Samaritan Pharmaceuticals has announced that it has filed an IND (Investigational New Drug) application for SP-6310 in the treatment of HIV-infected patients with abnormal cortisol levels.
Following discussions and protocol agreement with U.S. Food and Drug Administration (FDA), Samaritan will conduct an 8-week Phase II clinical study with SP-6310 in HIV-infected patients with abnormal cortisol levels while on antiretroviral therapy. Samaritan expects that the results of this study will confirm the positive results found in a previously conducted Phase I/II.
It has been hypothesized that HIV-associated disregulation of cortisol may play a role in the pathophysiology of AIDS, including modulation of cell-mediated immunity. Experimental evidence suggests that cortisol and its receptors are critically involved at some level in the regulation of immune function in HIV infection. Abnormal levels of cortisol and DHEA (Dehydroepiandrosterone) may switch the predominant immune response to HIV from TH1 to TH2 type responses and may be immunosuppressive as well. Therefore, treatment with a cortisol-modulating agent may improve immune function as well as quality of life in HIV-infected patients. Clinical study data shows that SP-6310, given orally, modulates cortisol levels in HIV-infected patients and, therefore, represents a potential therapy for the normalization of both low and high urinary cortisol levels in HIV-infected patients while on antiretroviral therapy.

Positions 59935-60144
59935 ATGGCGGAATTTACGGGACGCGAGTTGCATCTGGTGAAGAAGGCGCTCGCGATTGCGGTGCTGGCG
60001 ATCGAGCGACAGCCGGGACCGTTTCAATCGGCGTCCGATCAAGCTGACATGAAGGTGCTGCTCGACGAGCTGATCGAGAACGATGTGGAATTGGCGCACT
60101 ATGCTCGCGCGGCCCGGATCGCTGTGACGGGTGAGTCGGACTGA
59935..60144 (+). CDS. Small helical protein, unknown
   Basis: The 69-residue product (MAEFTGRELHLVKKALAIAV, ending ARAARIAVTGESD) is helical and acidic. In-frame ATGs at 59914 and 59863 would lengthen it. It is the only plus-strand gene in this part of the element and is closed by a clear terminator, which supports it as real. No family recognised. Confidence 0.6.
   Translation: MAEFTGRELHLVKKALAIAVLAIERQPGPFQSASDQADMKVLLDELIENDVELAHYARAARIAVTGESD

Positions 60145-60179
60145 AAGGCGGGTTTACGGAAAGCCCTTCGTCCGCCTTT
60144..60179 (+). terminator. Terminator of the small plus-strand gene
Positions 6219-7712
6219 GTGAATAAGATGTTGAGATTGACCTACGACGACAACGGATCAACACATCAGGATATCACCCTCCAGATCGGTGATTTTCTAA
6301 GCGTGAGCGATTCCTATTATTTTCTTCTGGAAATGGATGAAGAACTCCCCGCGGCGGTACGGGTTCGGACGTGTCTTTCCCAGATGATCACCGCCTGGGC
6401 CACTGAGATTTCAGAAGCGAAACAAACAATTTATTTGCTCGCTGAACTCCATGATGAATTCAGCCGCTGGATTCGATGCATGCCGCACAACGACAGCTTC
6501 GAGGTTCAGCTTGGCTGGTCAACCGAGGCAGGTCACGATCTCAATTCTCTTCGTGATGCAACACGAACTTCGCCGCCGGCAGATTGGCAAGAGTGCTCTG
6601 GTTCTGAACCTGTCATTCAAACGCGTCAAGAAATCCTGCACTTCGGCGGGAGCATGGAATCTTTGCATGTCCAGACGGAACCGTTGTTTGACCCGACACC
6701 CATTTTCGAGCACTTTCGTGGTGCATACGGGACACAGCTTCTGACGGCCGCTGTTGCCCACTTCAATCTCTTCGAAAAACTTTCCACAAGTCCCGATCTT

Dr. Janet Greeson, Chief Executive Officer of Samaritan commented, “SP-6310 was born out of Samaritan’s intrinsic desire to bring significantly beneficial, affordable, first- and second-line treatment regimens to all suffering HIV patients, including those in the developing world. We believe SP-6310 has robust promise to do so.”